Skip to Main Content
U.S. Forest Service
Caring for the land and serving people

United States Department of Agriculture

Home > Search > Publication Information

  1. Share via EmailShare on FacebookShare on LinkedInShare on Twitter
    Dislike this pubLike this pub
    Author(s): Y. Balci; S. Balci; W.L. MacDonald; K.W. Gottschalk
    Date: 2008
    Source: In: Frankel, Susan J.; Kliejunas, John T.; Palmieri, Katharine M., tech. coords. 2008. Proceedings of the sudden oak death third science symposium. Gen. Tech. Rep. PSW-GTR-214. Albany, CA: U.S. Department of Agriculture, Forest Service, Pacific Southwest Research Station. pp. 225-226
    Publication Series: General Technical Report (GTR)
    Station: Pacific Southwest Research Station
    PDF: View PDF  (142 KB)

    Description

    Pathogenicity of seven Phytophthora species was assessed by inoculation of stem and foliar tissues of oak species (Quercus spp.) native to the eastern United States. Phytophthora cambivora, P. cinnamomi, P. citricola, P. europaea, P. quercina ?like?, P. sp1 and P. sp2 were inoculated into stems of 1-year-old greenhouse seedlings and 2-year-old oaks grown under field conditions. Stem inoculations were conducted for 2-month periods in June and September (summer inoculation) and in October-December (fall inoculation). Stem inoculation was conducted by inserting an agar plug containing mycelium on a U-shaped wound, made aseptically about 3 cm above the root collar. Oak species used for 1-year-old stem inoculations included Q. bicolor, Q. macrocarpa, Q. montana, Q. palustris, and Q rubra; 2-year-old seedlings included Q. alba, Q. montana, Q. palustris, Q. rubra and Q. velutina. Leaf inoculations also were conducted using oak and understory plant species to evaluate the ability of the Phytophthora species to infect foliar tissue. These tests included foliage of the six oak species that were tested as part of the stem inoculation experiments and foliage of Q. alba, Q. imbricara, Q. robur, Castanea dentata, Kalmia latifolia and Rhododendron maximum. Two leaf age categories were used: leaves that were fully developed and up to 3 months in age; and, leaves that were 3 to 6-months old. Wound and non-wounded treatments were applied to each age category.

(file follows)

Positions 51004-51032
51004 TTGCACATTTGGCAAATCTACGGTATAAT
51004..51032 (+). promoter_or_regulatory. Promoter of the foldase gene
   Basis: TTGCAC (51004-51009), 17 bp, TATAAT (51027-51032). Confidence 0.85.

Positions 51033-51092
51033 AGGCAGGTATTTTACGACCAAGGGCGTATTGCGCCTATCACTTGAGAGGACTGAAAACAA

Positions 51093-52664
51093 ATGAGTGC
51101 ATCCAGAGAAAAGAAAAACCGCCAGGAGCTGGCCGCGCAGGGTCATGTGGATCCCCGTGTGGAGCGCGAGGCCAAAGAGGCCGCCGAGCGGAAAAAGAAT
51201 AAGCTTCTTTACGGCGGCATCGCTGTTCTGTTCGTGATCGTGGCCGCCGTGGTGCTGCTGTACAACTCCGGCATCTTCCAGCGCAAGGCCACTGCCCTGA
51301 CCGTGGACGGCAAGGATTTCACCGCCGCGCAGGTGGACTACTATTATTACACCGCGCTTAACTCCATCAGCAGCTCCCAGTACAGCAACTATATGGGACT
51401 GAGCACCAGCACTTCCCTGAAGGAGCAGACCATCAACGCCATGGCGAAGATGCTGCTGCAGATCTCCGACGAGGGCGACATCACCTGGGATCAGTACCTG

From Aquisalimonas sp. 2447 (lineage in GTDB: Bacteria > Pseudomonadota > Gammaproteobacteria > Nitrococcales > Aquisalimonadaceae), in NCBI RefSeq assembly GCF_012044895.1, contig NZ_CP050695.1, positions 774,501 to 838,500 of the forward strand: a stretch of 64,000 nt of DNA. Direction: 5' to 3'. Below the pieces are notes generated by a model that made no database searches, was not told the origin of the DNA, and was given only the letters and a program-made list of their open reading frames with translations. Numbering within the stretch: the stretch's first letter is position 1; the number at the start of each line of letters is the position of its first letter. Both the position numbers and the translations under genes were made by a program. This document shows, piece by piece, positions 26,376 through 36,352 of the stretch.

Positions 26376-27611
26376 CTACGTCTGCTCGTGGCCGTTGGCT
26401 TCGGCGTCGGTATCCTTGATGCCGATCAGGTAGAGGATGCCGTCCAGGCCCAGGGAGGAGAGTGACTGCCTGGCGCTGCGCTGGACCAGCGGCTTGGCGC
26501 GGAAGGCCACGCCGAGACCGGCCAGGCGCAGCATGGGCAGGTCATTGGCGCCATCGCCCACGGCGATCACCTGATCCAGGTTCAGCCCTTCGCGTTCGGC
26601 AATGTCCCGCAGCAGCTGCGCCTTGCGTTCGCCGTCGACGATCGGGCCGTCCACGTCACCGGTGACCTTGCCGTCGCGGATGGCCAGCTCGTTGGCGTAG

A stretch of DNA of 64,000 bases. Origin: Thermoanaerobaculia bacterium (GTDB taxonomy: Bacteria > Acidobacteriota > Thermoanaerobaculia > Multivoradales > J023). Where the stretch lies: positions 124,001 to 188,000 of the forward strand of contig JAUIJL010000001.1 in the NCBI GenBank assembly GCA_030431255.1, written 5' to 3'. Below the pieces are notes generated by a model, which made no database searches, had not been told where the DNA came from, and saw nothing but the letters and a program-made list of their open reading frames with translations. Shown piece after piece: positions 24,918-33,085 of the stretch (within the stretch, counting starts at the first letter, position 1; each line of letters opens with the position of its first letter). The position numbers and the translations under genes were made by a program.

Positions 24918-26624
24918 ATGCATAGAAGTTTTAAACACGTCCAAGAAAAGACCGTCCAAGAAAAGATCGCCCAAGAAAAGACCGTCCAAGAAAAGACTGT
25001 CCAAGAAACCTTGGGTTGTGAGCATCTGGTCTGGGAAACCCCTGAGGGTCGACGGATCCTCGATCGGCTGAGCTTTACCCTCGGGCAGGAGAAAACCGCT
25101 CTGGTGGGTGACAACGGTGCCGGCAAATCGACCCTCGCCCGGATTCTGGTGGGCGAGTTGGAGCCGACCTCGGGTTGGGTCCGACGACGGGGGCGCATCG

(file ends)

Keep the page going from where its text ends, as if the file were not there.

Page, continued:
Publication Notes

    • You may send email to rmrspubrequest@fs.fed.us to request a hard copy of this publication.
    • (Please specify exactly which publication you are requesting and your mailing address.)
    • We recommend that you also print this page and attach it to the printout of the article, to retain the full citation information.
    • This article was written and prepared by U.S. Government employees on official time, and is therefore in the public domain.

    Citation

    Balci, Y.; Balci, S.; MacDonald, W.L.; Gottschalk, K.W. 2008. Pathogenicity of Phytophthora species isolated from rhizosphere soil in the eastern United States. In: Frankel, Susan J.; Kliejunas, John T.; Palmieri, Katharine M., tech. coords. 2008. Proceedings of the sudden oak death third science symposium. Gen. Tech. Rep. PSW-GTR-214. Albany, CA: U.S. Department of Agriculture, Forest Service, Pacific Southwest Research Station. pp. 225-226

    Keywords

    Phytophthora species, oaks, pathogenicity

    Related Search


    XML: View XML
Show More
Show Fewer
Jump to Top of Page